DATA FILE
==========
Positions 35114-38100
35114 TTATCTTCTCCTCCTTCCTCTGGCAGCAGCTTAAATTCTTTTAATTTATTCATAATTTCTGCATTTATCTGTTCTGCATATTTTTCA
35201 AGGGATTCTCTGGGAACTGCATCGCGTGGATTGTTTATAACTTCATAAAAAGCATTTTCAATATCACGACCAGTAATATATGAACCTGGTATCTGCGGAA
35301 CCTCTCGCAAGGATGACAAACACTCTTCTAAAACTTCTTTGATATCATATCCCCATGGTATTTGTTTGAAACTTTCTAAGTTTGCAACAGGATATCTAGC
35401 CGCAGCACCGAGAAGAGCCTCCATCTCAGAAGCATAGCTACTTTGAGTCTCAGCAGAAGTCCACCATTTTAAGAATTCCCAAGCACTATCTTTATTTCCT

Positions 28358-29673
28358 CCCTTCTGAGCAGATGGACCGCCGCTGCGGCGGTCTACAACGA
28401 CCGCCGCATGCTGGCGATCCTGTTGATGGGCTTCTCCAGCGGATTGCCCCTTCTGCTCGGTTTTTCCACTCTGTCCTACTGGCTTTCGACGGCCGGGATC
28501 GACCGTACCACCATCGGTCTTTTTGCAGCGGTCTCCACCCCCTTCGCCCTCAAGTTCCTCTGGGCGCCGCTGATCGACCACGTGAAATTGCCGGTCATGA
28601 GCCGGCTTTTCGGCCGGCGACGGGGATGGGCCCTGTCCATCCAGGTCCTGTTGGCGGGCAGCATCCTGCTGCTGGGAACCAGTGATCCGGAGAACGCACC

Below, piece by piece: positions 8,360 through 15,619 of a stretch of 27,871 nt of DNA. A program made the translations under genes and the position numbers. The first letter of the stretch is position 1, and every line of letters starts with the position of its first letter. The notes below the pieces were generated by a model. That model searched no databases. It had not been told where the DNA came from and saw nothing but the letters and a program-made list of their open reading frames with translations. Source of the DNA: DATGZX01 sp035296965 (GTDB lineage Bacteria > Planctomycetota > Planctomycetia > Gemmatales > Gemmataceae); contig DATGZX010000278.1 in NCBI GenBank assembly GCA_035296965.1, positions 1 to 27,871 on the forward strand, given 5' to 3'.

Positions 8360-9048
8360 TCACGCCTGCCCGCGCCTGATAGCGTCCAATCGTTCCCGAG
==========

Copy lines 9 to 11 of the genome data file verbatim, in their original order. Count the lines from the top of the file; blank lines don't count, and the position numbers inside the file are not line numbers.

28501 GACCGTACCACCATCGGTCTTTTTGCAGCGGTCTCCACCCCCTTCGCCCTCAAGTTCCTCTGGGCGCCGCTGATCGACCACGTGAAATTGCCGGTCATGA
28601 GCCGGCTTTTCGGCCGGCGACGGGGATGGGCCCTGTCCATCCAGGTCCTGTTGGCGGGCAGCATCCTGCTGCTGGGAACCAGTGATCCGGAGAACGCACC

Below, piece by piece: positions 8,360 through 15,619 of a stretch of 27,871 nt of DNA. A program made the translations under genes and the position numbers. The first letter of the stretch is position 1, and every line of letters starts with the position of its first letter. The notes below the pieces were generated by a model. That model searched no databases. It had not been told where the DNA came from and saw nothing but the letters and a program-made list of their open reading frames with translations. Source of the DNA: DATGZX01 sp035296965 (GTDB lineage Bacteria > Planctomycetota > Planctomycetia > Gemmatales > Gemmataceae); contig DATGZX010000278.1 in NCBI GenBank assembly GCA_035296965.1, positions 1 to 27,871 on the forward strand, given 5' to 3'.